Archive for the ‘Media’ Category

We would like to announce that the recordings of last week’s international Gandhara Connections workshop at the Classical Art Research Centre of the University of Oxford are now on the centre‘s website. The project Gandhara Connections aims to stimulate and support the study of ancient Gandharan art and its links to the classical world of Greece and Rome, thousands of kilometres to the west. The project’s webpages are in the process of developing into a hub with resources for understanding Gandharan art and information about various workshops and other events hosted by Gandhara Connections.

All the recorded presentations can be found on:  Webcasts (ox.ac.uk)

For more information, please check the website of the Classical Art Research Centre (www.carc.ox.ac.uk), or send an email to: carc@classics.ox.ac.uk

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We are thrilled to inform you about an exciting book by Fujita Isshō, Nagai Hitoshi, Yamashita Ryōdō, Buddhism 3.0: A Philosophical Investigation (trans. by Jamie Hubbard with Maki Hirano Hubbard and Elizabeth Kenney). The book was published in Tokyo with Chisokudō at the very end of 2021. It presents a series of discussions that took place in Tokyo five years ago – between the well-known Japanese philosopher Nagai Hitoshi and the two Zen priests Fujita Isshō and Yamashita Ryōdō, who were ordained in the lineage of Sawaki Kōdō (“Homeless Kodo”) and Uchiyama Kōshō at Antai-ji. The framework of their conversations is what Fujita and Yamashita call “Buddhism 3.0.” 

A must-read for everyone interested in modern Buddhism!

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Check It Out: Buddhanet Audio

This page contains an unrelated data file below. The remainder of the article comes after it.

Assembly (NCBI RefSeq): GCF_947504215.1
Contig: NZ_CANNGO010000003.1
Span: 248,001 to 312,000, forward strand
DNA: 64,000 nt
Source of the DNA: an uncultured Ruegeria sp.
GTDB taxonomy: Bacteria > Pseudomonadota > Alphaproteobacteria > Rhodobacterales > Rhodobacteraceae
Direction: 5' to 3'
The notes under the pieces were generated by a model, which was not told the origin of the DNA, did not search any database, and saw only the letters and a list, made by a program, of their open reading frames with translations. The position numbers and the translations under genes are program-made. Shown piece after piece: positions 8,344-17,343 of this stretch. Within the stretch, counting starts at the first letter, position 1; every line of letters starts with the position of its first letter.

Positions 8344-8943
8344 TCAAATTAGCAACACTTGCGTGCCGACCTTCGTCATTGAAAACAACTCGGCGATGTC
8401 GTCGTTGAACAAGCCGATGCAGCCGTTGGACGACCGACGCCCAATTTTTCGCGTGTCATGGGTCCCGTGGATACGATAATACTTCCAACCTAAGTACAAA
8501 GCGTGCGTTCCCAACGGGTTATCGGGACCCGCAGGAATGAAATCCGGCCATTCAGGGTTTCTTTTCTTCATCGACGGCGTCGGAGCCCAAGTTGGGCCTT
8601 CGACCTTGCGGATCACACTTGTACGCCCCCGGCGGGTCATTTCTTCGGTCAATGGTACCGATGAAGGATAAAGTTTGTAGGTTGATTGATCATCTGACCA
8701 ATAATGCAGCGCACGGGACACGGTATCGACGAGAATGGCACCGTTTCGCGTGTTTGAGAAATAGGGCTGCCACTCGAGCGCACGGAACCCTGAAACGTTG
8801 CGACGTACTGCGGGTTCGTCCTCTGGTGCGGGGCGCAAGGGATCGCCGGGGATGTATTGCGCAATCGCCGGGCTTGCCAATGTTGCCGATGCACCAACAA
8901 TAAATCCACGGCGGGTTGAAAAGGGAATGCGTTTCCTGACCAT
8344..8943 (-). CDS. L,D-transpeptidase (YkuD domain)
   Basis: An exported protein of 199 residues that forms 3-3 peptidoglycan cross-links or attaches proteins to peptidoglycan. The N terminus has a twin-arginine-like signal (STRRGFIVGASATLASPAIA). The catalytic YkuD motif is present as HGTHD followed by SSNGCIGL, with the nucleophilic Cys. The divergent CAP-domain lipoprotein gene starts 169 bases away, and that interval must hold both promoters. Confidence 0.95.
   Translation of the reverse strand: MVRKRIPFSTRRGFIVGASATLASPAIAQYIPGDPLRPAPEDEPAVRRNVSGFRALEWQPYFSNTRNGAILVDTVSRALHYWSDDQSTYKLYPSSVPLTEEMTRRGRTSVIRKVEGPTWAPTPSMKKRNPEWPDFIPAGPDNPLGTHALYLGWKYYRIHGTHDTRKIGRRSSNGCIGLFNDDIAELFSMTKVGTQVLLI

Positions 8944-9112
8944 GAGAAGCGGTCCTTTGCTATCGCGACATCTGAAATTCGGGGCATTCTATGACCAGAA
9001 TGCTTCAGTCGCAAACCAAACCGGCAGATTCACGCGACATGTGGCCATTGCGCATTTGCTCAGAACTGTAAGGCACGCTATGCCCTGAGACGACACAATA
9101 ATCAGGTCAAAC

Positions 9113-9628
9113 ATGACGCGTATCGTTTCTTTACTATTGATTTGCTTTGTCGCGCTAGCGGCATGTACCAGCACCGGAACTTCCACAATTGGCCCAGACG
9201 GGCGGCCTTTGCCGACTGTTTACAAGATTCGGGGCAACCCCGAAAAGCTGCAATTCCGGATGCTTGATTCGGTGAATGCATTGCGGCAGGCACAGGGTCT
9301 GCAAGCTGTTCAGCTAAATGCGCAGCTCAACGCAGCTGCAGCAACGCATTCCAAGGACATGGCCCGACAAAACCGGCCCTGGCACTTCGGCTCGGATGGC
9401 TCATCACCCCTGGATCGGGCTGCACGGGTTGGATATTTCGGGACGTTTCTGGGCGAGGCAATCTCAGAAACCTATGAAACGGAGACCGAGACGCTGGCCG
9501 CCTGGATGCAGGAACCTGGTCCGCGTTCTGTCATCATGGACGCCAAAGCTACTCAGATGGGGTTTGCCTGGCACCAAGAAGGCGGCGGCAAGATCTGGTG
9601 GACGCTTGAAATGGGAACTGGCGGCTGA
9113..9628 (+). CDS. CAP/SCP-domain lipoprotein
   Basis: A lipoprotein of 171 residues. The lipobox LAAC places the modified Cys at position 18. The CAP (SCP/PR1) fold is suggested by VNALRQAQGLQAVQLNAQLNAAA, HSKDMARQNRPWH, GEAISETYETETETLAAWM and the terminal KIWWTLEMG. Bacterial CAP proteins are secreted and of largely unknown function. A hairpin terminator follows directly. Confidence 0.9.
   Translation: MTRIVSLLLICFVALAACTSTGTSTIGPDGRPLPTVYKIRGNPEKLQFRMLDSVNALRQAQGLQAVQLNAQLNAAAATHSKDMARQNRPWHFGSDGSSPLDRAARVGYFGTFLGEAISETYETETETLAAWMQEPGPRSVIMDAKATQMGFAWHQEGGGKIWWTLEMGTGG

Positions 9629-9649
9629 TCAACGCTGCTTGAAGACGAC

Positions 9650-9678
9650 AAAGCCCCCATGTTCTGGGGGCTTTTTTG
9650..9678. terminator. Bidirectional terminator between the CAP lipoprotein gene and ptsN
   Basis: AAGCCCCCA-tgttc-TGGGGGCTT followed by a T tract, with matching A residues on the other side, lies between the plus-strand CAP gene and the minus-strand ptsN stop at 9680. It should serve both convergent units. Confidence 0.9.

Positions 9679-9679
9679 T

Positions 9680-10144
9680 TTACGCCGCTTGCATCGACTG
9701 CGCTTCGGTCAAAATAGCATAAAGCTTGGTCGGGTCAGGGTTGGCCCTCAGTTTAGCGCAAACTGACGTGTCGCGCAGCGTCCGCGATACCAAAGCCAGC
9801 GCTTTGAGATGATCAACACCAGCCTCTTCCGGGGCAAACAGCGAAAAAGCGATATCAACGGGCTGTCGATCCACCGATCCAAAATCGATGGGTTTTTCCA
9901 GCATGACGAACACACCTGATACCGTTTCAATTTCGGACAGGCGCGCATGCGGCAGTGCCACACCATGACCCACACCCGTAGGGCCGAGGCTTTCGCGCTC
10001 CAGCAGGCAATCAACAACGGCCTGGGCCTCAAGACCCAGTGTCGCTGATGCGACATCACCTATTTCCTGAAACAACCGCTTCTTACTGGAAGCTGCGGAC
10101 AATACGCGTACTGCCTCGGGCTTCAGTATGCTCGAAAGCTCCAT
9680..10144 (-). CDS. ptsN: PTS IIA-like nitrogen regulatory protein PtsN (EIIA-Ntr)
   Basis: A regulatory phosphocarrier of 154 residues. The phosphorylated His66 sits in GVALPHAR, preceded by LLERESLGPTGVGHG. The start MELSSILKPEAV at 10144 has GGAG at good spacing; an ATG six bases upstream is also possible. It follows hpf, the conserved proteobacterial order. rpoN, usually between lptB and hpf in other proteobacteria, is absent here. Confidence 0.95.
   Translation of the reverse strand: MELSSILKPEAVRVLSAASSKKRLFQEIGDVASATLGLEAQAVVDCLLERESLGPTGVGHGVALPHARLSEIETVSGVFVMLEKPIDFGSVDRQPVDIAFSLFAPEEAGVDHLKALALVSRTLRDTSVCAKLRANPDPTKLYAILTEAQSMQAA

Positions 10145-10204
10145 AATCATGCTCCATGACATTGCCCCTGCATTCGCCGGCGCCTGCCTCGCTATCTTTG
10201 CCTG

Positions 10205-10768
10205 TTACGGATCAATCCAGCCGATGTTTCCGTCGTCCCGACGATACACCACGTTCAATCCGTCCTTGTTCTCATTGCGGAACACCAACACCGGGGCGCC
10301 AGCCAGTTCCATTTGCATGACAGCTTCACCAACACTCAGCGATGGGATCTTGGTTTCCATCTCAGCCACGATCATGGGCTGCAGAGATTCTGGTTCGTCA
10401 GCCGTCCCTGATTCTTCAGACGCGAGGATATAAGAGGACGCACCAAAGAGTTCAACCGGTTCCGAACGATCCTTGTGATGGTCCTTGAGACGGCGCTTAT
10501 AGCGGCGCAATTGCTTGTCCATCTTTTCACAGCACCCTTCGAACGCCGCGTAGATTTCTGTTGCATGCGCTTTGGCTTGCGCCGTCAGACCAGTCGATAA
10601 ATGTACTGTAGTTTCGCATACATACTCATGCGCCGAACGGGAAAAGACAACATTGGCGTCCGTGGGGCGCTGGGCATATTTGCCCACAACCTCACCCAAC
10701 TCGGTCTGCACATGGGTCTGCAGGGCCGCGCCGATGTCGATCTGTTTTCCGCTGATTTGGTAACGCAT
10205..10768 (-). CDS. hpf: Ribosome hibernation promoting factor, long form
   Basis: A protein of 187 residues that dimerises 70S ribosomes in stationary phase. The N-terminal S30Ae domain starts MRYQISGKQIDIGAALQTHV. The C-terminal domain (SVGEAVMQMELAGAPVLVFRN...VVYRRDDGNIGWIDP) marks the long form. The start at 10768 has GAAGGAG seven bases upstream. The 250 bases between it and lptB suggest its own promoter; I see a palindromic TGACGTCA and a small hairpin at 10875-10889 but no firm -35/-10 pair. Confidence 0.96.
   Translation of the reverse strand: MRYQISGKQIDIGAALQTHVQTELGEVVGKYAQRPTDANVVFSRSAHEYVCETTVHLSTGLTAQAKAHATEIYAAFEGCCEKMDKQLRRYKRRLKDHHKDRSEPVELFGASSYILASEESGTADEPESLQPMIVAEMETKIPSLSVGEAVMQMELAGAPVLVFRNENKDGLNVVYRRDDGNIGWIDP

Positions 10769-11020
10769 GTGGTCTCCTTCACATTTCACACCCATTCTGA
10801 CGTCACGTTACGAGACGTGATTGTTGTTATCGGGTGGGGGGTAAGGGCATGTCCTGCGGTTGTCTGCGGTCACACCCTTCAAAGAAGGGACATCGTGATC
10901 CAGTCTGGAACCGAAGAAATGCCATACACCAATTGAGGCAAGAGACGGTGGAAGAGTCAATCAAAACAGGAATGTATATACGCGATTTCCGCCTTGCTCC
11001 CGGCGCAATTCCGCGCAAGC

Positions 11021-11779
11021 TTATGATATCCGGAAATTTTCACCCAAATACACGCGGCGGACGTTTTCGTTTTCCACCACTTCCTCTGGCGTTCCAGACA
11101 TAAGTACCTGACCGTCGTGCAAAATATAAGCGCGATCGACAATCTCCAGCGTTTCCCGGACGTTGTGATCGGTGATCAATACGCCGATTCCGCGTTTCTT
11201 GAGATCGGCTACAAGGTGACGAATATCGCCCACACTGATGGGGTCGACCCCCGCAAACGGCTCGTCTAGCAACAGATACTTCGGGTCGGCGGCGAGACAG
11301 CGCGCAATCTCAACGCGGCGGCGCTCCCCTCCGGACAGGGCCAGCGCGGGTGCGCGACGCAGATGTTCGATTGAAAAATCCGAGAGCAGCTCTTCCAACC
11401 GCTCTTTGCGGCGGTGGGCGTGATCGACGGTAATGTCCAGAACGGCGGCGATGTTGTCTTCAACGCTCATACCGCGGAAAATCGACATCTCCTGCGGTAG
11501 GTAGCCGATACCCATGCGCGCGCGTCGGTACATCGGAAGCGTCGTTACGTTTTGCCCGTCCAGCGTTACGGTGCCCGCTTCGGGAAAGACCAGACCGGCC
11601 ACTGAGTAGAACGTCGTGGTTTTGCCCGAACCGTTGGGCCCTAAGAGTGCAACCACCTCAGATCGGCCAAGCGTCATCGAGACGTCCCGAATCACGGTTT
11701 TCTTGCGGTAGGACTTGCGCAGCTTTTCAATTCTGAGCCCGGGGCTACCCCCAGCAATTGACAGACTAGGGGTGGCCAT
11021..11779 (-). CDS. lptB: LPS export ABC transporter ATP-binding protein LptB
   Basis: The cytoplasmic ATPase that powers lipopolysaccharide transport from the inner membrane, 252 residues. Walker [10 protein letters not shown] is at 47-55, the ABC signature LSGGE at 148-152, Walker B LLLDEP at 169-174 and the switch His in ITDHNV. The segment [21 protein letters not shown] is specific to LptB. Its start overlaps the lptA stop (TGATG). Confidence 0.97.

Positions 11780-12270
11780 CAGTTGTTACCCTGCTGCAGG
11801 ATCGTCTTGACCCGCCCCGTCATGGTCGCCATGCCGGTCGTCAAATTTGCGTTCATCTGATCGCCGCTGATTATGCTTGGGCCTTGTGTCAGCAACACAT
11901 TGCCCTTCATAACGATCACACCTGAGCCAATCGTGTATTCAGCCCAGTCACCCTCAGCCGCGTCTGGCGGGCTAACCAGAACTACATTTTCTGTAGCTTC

We are thrilled to recommend Buddhanet Audio by the Buddhist Education and Information Network. It offers a selection of Buddhist chanting from different traditions, dharma talks by Buddhist teachers, meditation talk and a page on Buddhist songs.

The network is in the process of expanding this section of its site to be a more diverse collection of materials. If anyone has quality audio material to contribute to this section, it would be much appreciated.

To get in touch, please, write to: webmaster@buddhanet.net

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Dear all,

Martin Baumann, professor for the Study of Religions at the Faculty for Humanities and Social Sciences at the University of Lucerne (Switzerland), informed us today that the new issue of the Journal of Global Buddhism is out. The issue is packed with exciting research articles, among others on “Buddha at Eranos” and “on Buddhist Culture Wars” in North America. Check it out at: https://www.globalbuddhism.org/

Best wishes

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Dear all,

We would like to bring to your attention the launch of the electronic Journal of Gandhāran Buddhist Texts. The main objective of this peer-reviewed journal, which is hosted by the University of Sydney, is to make available ‘threshold’ editions of Gandhāran textual materials more quickly and in a dynamic and interactive manner. The journal is in part a response to the enormous amount of new Gāndhārī and Sanskrit manuscripts and inscriptions from the Greater Gandhāran region that remain unpublished, and in part a response to the desire to make that material available in a more comprehensive form than is not possible in conventional print publications. The editorial board is made up of scholars working in the field: https://gandhari-texts.sydney.edu.au/journal/.

The first three articles provide digital editions of sutras from the Robert Senior collection of Kharoṣṭhī manuscripts:

  • Aṇatvalakṣaṇa-sutra (RS22.02), a Gāndhārī version of the second discourse of the Buddha known in Pali as the Anattalakkhaṇa-sutta, by Mark Allon, Stephanie Majcher, and Ian McCrabb: Link.
  • Suhadukha-sutra (RS20.01), a Gāndhārī sutra without an exact parallel, by Joe Marino: Link.
  • Mahaparaḍaha-sutra (RS20.02), a Gāndhārī version of the Pali (Mahā)-Pariḷāha-sutta, by Joe Marino: Link.